Note: - You can use either example really to load in your class files, but the autoload example below would be considered more practical.
<?php

define('BASE_PATH', dirname(realpath(__FILE__)));

function __autoload($class){
   // This will auto load in all our files from our given lib
   require_once BASE_PATH . "/libs/$class.php";
}

Now if we go back to our localhost we can start playing around with our URL. Th real beauty of this structure should start to be making some sense now. What we'll soon see and be able to do is that we can instantiate any defined class we wish and even pass arguments to methods, all from the URL.

mvc2_2.png

Now, what we're going to do is create a header.php and footer.php in our /views folder. Shouldn't matter what they contain at the moment, just your basic mark-up to denote head, title, body etc. The important thing comes next. Go back to our /libs folder and and create a file called View.php. This is going to be the class which contains the method that will let us render our pages to the user. It should look like as follows:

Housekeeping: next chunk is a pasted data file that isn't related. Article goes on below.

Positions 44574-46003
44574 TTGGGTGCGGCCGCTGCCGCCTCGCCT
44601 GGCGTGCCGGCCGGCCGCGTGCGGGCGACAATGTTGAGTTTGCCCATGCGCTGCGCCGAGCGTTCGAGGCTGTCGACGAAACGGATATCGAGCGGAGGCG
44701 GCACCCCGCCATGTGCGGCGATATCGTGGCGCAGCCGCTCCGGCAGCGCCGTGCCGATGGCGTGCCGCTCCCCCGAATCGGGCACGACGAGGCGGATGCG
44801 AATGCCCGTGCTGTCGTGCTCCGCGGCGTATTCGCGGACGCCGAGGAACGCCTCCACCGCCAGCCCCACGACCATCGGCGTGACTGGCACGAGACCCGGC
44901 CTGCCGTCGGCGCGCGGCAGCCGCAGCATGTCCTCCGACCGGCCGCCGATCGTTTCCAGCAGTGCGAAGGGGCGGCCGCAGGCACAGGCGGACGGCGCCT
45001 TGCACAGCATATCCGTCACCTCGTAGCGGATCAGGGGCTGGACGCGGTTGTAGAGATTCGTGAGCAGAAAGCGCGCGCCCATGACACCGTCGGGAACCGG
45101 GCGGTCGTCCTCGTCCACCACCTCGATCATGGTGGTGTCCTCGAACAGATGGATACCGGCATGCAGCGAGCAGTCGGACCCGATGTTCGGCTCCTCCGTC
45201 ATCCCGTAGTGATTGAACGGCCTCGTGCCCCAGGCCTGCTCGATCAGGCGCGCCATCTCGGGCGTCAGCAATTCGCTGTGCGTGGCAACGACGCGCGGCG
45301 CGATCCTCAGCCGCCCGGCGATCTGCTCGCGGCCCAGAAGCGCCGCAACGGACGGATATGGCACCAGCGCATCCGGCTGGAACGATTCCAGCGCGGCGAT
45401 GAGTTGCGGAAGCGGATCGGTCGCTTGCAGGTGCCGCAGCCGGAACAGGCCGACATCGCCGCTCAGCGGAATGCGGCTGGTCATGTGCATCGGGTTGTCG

<?php

class View{

	public function render($name){
		require BASE_PATH . '/views/header.php';
		require BASE_PATH . '/views/' . $name .'.php';
		require BASE_PATH . '/views/footer.php';
	}

}

As you can see, we've made a function that will form an integral part of our framework. We load the head and footer in as required, then we can specify the file we want to load which displays our main page content. Next we will go and create another file in our /libs and call it Controller.php which will be our main controller that all other controllers will extend from.
<?php

class Controller{
        
        protected $view;

	public function __construct(){
		$this->view = new View();
	}
}